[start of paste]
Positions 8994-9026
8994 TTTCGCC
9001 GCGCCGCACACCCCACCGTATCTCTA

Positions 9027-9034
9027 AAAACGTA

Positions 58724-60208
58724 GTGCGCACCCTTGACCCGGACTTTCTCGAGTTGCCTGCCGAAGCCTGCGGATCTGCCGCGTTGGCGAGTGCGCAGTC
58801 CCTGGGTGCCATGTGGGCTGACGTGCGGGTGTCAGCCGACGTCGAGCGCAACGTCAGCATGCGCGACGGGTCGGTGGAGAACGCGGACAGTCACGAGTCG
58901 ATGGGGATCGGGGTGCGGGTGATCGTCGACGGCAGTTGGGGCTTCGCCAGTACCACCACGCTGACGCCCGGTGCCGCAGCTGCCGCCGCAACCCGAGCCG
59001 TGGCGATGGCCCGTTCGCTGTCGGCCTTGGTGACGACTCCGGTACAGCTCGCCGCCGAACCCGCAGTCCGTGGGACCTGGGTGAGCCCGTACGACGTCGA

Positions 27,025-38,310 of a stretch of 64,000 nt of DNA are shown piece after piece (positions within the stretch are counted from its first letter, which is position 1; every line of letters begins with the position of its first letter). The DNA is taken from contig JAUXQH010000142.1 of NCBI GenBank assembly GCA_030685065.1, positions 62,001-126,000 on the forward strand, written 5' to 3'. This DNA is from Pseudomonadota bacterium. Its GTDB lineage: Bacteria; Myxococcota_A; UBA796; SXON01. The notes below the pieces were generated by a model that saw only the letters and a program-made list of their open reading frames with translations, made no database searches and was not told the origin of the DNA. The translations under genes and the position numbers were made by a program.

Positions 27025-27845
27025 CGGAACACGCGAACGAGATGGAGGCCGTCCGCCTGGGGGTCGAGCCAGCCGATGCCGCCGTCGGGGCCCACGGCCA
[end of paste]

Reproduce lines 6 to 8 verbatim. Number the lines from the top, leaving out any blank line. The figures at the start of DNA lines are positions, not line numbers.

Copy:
Positions 58724-60208
58724 GTGCGCACCCTTGACCCGGACTTTCTCGAGTTGCCTGCCGAAGCCTGCGGATCTGCCGCGTTGGCGAGTGCGCAGTC
58801 CCTGGGTGCCATGTGGGCTGACGTGCGGGTGTCAGCCGACGTCGAGCGCAACGTCAGCATGCGCGACGGGTCGGTGGAGAACGCGGACAGTCACGAGTCG